In the field of Early Care & Education, the requirements for coursework range from a minimum of CPR training to an advanced degree with specialized coursework in Early Childhood Education/Child Development. The requirements depend on the kind of child development setting you choose and the level of position within that setting. Elementary Education requires a Bachelor's Degree plus a fifth year of teacher training. Secondary Education (middle or high school) requires a Bachelor's Degree with a major in a specific subject plus a fifth year of teacher training.

For more information, check out:

Frequently Asked Questions (FAQ) about Careers in Early Care & Education

Frequently Asked Questions (FAQ) about Careers in Elementary & Secondary Education.

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I've heard I may need a license, credential, permit or certificate, what are these?

There are several professional designations for different settings and the terms can be confusing.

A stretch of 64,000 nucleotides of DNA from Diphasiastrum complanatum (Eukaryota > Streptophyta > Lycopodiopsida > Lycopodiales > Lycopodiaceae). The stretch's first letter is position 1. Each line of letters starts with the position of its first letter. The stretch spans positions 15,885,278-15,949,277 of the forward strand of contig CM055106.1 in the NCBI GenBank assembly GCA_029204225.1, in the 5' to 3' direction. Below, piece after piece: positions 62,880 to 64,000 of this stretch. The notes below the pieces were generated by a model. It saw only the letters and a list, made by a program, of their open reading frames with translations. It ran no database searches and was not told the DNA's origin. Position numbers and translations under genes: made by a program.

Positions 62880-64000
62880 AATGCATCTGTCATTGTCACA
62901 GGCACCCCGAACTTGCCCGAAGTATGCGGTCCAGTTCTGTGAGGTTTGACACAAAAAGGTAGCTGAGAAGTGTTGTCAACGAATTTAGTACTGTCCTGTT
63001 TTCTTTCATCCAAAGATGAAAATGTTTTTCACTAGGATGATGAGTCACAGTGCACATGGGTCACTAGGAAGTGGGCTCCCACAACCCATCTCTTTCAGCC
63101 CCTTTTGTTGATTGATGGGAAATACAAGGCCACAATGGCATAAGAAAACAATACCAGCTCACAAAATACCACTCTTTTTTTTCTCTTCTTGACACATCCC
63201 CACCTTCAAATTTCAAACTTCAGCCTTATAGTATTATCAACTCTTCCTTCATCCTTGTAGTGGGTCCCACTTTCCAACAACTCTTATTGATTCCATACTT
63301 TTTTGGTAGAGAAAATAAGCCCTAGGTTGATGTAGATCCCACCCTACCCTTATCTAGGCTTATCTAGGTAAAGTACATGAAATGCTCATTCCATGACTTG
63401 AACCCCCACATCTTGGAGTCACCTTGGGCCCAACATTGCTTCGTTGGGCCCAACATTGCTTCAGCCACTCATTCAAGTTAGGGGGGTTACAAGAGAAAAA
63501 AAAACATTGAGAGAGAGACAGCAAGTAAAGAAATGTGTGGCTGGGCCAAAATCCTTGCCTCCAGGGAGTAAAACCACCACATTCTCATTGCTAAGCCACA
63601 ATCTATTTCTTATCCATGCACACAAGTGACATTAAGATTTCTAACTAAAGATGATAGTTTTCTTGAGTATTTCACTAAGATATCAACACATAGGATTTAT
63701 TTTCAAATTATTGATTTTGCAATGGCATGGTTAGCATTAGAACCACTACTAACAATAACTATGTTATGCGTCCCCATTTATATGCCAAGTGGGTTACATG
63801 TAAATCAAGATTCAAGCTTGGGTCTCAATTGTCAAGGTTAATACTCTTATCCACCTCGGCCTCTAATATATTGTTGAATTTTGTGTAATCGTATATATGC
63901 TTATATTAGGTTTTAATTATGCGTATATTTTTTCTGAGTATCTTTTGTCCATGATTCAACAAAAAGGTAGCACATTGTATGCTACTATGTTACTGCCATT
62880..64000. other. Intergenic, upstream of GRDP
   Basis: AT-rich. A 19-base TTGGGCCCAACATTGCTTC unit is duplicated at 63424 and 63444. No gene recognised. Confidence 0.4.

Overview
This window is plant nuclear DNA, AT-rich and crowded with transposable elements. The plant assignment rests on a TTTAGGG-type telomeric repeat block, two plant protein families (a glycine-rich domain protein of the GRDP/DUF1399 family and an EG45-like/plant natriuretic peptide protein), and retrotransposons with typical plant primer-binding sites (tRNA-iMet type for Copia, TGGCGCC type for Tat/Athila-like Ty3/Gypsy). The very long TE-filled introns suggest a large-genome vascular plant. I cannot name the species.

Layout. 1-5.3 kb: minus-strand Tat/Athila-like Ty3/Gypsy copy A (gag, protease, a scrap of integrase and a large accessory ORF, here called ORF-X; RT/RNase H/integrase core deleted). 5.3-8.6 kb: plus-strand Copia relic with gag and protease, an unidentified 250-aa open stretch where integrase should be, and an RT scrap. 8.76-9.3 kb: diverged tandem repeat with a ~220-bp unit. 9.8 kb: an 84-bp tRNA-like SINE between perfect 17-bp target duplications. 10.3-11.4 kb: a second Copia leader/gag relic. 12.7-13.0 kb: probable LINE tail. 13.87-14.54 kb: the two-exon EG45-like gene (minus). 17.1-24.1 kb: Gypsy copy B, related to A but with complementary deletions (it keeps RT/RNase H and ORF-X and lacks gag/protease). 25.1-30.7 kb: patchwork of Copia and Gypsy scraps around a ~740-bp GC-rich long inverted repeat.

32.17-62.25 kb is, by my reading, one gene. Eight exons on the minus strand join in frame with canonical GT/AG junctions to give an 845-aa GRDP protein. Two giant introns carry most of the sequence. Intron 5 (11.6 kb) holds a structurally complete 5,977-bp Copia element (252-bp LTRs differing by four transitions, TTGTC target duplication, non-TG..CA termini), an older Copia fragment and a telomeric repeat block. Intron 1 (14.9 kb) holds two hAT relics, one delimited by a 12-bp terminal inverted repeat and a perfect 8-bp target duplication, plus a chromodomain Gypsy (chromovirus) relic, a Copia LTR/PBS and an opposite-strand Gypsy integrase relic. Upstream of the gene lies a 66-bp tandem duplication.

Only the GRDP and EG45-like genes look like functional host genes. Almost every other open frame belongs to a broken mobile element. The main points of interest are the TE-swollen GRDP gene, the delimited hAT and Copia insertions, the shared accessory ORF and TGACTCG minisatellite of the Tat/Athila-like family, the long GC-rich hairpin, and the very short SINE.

credential is required to teach in public elementary, middle or high schools in California. 

A "permit" is required to work in child development programs that receive state funding, and is an advantage to anyone who wants to work in center-based child development programs or receive state funding and demonstrate professional growth in the field. 

certificate is awarded by an educational institution (such as the Child Development Department at City College of San Francisco) for completing a designated number of units in Early Childhood Education/Child Development. A certificate is not required but may be looked on favorably by employers because coursework and professional development are documented.